Sweet Protection launched the Arbitrator mountain bike helmet this spring in a limited run, and it promptly sold out.
Why? Because for $300, this helmet is so dialed that it functions as a certified full-face helmet and transitions to a well-ventilated trail riding helmet within seconds. I recently traveled to the brand’s Norway headquarters in Trysil to learn more about the brand and this revolutionary new helmet.
The Sweet Protection Arbitrator is slick. Rip downhill courses with a full-face, fully certified 980g (in M/L) helmet. Then, snap off the stout face cover to reveal a breezy 550g trail helmet to pedal uphill for enduro events. Or just wear the trail helmet as a daily rider and throw on the facemask for days in the downhill park.
This “one helmet for most rides” was the mission of Norway-based Sweet Protection. And from the looks of the model, the brand hit the helmet on the head — but it wasn’t easy.
I sat down and spoke with designer Ståle Norman Møller, director of design and development at Sweet Protection. He explained that the Arbitrator is the most complex engineering puzzle in the brand’s 20-year history.
Of the 87 parts in the new Sweet Protection Arbitrator helmet, the brand produces every one, except for a single screw, in-house. The helmet has tolerances as fine as 0.02 mm, and everything has to be certified across multiple standards and countries.
Sweet Protection Arbitrator MIPS Helmet
The Arbitrator starts with a four-piece shell with a Zytel frame. A carbon fiber chin guard adds strength in critical areas. I tried to crush the ring-shaped chin guard’s carbon fiber inlay in my hands, and it barely budged.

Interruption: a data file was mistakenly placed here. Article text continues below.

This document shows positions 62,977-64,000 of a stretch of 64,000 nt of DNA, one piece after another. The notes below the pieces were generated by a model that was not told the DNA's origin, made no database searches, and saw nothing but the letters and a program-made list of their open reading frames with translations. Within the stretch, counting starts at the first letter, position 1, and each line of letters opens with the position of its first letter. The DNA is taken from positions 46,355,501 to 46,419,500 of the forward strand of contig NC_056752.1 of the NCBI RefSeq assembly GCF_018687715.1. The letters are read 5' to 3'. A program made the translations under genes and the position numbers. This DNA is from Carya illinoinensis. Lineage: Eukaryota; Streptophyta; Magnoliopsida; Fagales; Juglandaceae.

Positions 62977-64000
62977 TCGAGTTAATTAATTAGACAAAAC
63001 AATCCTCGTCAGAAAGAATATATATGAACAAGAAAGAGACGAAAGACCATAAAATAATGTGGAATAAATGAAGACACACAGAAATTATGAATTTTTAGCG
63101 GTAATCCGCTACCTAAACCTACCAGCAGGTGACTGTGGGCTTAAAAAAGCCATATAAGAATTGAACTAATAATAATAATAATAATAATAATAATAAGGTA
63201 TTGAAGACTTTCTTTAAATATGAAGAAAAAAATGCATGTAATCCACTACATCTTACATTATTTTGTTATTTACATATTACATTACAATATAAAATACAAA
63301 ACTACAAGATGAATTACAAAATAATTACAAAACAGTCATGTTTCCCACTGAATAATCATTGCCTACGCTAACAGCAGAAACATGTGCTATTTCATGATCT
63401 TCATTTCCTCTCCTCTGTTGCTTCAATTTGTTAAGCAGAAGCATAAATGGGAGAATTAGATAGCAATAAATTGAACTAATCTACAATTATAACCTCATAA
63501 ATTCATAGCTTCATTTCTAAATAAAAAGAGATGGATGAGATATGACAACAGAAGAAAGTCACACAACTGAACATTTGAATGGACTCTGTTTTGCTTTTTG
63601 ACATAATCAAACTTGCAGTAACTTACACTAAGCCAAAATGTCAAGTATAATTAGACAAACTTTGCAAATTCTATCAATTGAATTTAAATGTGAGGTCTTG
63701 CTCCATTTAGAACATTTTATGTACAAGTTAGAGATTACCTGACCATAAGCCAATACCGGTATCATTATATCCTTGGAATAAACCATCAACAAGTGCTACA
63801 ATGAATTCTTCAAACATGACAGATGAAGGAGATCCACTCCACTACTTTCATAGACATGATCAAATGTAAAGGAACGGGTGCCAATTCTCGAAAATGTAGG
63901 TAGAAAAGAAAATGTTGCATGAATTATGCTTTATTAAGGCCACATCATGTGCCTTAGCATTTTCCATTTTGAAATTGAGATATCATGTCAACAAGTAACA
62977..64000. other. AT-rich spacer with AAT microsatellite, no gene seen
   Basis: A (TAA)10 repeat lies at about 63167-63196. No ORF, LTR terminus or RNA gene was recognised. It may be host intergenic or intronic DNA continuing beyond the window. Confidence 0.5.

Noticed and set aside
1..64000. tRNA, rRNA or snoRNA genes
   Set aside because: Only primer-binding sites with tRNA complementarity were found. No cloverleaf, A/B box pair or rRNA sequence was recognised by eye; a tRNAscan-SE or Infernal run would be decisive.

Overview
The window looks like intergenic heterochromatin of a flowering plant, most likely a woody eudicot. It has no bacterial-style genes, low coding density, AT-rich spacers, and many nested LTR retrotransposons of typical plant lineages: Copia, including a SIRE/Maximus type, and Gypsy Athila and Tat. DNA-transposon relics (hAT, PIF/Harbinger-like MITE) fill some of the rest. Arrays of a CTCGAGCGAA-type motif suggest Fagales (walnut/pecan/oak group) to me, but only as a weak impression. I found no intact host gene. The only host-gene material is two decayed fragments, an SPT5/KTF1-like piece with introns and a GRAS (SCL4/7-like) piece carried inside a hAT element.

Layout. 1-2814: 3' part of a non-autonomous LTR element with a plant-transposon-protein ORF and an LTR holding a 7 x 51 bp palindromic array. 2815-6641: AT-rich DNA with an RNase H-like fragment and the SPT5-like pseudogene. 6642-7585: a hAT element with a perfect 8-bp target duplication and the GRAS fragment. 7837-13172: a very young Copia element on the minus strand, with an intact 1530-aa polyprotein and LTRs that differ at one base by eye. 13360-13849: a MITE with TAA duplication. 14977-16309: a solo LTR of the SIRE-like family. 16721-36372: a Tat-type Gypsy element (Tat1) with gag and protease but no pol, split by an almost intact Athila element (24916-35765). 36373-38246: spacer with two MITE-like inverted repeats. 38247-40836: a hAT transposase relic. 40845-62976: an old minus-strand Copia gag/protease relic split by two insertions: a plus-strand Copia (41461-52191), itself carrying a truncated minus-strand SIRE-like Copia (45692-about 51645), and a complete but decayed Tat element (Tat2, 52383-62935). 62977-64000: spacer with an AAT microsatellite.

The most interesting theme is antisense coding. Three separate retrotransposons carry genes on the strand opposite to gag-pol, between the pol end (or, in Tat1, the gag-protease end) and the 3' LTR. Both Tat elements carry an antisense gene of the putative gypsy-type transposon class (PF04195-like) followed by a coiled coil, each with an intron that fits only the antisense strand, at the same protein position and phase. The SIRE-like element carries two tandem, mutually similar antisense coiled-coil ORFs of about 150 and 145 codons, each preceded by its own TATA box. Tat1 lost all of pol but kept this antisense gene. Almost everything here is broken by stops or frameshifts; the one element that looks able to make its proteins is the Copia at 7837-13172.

The meat of the head protection comes in an EPS foam liner. Sweet Protection then adds a MIPS system to reduce force from rotational impacts.
It ventilates the helmet through digitally optimized airflow channels, including one that channels air to cool the superficial temporal artery.
While I didn’t get to ride with the helmet (it’s in high demand), I was really impressed when examining it in the office.
The chin guard attaches quickly but requires a lot of force to lock and unlock from the main helmet. It does feel extremely secure, and the parts fit together nearly perfectly.
Overall, this is a really slick helmet that should be on the top of the list for enduro mountain bikers and others who want a do-all trail and downhill helmet. It should give you the freedom, low weight, and ventilation you need on the uphill, and then easily transform to give the protection you require when ripping back down.
For those interested in picking one up, a few online retailers have limited sizes available. Sweet Protection expects to release a second batch in July.